Wizardry 8 Part 4 - Arnika, and meeting the factions

It's in Arnika that I feel the game really starts.  I meet recruitable NPCs, Myles (a thief) and, of course, Vi - who naturally needed to be rescued from kidnapping first.  Vi, much to my surprise, is a valkyrie.  I wouldn't have thought a space-pirate has much in common with Norse battle-angels, but I suppose it's a silly class to start with so I'd best not think too much about it.

Valkyrie (real) vs Valkyrie (Gauntlet II).  Why an angel is dungeoneering is not explained.

The NPCs are quite fun, I get to experiment with using different classes.  I can only have two at a time, and annoyingly they don't level with your party unless they've joined you, so you're encouraged to pick two and stick with them.  I think that's stupid so I'll be using an editor to let me try a variety of NPCs and so experiment with a variety of classes.

In Arnika I learn that, like Wiz 7, this planet is home to different factions.  Presumably, like Wiz 7, I'll have different ratings with each faction and can choose to join at least one of them.

First I meet the Higardi, who are the natives to this planet.  Vi is a Hilgardi, but left the planet years ago to join the Dark Savant.  She only left him during Wiz 7 when she realised he was evil.

Vi swears he's a charming person really (pic from Wiz 7)

The Higardi are a religious order who built Arnika.  They were charged with protecting one of the four McGuffins, the Destine Dominus.  Unfortunately they weren't very good at it because one of their number, Marten, stole it and promptly vanished.  I'm pointed in his general direction, he's obviously my next quest.

The next group I meet are the Mook, who were in Wiz 6 and 7 as playable characters but not NPCs.  The Mook are aliens who look like a cross between a Wookie and Cousin It.  I have one in my party, a Samurai called Usagi (yes I know it means "rabbit", he's named after a comic book samurai).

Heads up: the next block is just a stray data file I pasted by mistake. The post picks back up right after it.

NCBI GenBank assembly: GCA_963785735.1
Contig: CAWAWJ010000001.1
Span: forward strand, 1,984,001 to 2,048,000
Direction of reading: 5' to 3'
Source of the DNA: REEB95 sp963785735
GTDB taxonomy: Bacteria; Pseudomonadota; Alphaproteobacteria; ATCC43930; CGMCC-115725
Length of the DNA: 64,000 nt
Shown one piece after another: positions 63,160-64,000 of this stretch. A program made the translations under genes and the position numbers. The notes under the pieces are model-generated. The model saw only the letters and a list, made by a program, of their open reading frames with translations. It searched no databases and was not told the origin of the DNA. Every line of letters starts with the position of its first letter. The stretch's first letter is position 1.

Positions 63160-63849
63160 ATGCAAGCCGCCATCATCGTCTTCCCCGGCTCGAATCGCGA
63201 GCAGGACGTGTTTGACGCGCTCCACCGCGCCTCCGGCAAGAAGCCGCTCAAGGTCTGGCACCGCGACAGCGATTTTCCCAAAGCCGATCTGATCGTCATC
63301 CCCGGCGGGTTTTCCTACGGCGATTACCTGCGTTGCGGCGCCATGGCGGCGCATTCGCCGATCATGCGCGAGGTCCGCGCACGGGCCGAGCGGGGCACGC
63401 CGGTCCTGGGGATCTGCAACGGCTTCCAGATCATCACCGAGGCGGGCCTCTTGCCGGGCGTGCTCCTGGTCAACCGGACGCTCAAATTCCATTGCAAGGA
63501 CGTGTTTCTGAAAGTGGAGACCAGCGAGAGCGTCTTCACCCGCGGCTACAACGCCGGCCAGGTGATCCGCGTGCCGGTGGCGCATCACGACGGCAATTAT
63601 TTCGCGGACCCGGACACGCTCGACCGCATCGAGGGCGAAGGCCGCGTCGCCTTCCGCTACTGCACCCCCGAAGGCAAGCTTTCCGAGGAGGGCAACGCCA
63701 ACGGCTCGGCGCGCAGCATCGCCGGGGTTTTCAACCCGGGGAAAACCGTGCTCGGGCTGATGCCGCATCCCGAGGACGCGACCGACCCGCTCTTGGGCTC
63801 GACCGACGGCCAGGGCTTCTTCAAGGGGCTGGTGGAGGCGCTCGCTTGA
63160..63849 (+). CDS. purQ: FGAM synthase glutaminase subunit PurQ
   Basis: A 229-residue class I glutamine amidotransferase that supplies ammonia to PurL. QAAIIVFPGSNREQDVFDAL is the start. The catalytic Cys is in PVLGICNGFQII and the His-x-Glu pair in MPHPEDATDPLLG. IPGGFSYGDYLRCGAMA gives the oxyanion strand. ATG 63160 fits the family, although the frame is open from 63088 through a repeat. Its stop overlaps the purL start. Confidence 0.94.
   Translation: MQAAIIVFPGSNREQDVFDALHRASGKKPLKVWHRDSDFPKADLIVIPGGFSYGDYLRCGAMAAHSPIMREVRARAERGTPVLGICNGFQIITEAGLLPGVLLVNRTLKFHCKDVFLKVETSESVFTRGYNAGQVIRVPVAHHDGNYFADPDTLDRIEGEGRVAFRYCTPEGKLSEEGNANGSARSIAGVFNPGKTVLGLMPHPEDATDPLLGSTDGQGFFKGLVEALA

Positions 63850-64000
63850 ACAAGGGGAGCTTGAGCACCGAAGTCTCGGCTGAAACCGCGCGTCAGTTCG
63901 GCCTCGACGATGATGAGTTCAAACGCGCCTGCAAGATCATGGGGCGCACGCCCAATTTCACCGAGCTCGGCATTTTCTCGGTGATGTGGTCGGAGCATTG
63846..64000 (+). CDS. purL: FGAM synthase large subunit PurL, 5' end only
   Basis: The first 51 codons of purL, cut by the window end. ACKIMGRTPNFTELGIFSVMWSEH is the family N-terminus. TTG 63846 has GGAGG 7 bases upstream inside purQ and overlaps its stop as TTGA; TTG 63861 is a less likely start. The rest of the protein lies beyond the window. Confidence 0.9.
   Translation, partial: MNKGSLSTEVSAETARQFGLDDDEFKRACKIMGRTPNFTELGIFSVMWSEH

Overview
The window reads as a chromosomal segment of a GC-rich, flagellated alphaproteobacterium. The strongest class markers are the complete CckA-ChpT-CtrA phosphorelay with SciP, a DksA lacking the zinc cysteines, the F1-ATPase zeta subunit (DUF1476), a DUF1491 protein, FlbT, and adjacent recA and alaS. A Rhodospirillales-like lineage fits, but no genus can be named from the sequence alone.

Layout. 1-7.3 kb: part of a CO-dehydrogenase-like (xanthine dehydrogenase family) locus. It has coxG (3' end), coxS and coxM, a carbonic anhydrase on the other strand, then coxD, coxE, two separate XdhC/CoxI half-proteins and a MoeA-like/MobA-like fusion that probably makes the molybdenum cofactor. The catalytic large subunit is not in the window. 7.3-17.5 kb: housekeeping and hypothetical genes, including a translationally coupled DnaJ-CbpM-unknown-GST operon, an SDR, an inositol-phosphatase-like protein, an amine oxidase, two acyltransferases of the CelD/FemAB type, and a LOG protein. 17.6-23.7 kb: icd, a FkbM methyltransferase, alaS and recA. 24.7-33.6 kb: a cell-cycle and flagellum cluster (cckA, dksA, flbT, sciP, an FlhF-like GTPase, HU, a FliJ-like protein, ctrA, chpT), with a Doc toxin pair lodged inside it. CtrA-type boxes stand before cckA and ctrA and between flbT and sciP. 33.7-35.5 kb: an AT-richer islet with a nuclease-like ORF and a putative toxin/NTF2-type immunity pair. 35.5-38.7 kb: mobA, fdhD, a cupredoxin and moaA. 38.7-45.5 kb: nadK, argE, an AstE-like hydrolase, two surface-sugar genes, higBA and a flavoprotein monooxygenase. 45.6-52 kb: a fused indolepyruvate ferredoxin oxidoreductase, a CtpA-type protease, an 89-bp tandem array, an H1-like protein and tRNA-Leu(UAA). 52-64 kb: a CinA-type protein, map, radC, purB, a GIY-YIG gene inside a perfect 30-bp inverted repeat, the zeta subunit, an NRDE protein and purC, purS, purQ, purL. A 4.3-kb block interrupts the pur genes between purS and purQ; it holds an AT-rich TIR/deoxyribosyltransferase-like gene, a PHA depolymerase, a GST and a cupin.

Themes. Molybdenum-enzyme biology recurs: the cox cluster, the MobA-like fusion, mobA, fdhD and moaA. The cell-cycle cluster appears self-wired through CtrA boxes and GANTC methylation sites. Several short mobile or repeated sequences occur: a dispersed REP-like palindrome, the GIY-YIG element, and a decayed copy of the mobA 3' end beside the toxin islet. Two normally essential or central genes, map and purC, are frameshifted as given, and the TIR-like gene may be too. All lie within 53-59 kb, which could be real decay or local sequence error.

The Higardi (left) and a holograph of the Mook (right)

You don't actually get to meet the Mook, they're holed up in a spaceship.  They're a bit xenophobic and won't talk to non-Mooks until you prove you're on their side.  There's a nice touch here - they won't speak to the party but they WILL speak to my Mook PC.  Usagi tells me he's been invited to catch up with his countrymen and leaves the party for a bit - when he returns he tells me that the Mook have McGuffin #4, the "Chaos Moliri".  So they're obviously here to try to become Gods too.

While in Arnika I also learn about the Umpani and T'Rang, who are two alternative factions that I could have chosen to side with at the end of Wiz 7 instead of Vi.  The Umpani are Rhinos.  The T'Rang are spiders.  Both are highly militarised, although the Umpani are structured more like a modern military and the T'Rang more like an old feudal Court (with a Queen, of course).

The Umpani and T'Rang hate each other.  Why they are here, other than to add two opposing factions to the mix, is not clear.

 Umpani (left), T'Rang (right).  Although neither are in Arnika

Finally there's the Trynnie, who are weasel-like creatures native to the planet, and appear to have no real agenda.  Also there's the Rapax, who are demons who hate all other life forms and were banished from the planet to "Rapax Rift", which I think is another dimension?  Not really clear.

There's a Rapax weapons seller in town.  Another nice touch - if I steal one of his weapons and try to sell it back to him, he notices and gets angry.

A Rapax (left) and a Trynnie (right).  Again, no Trynnie in Arnika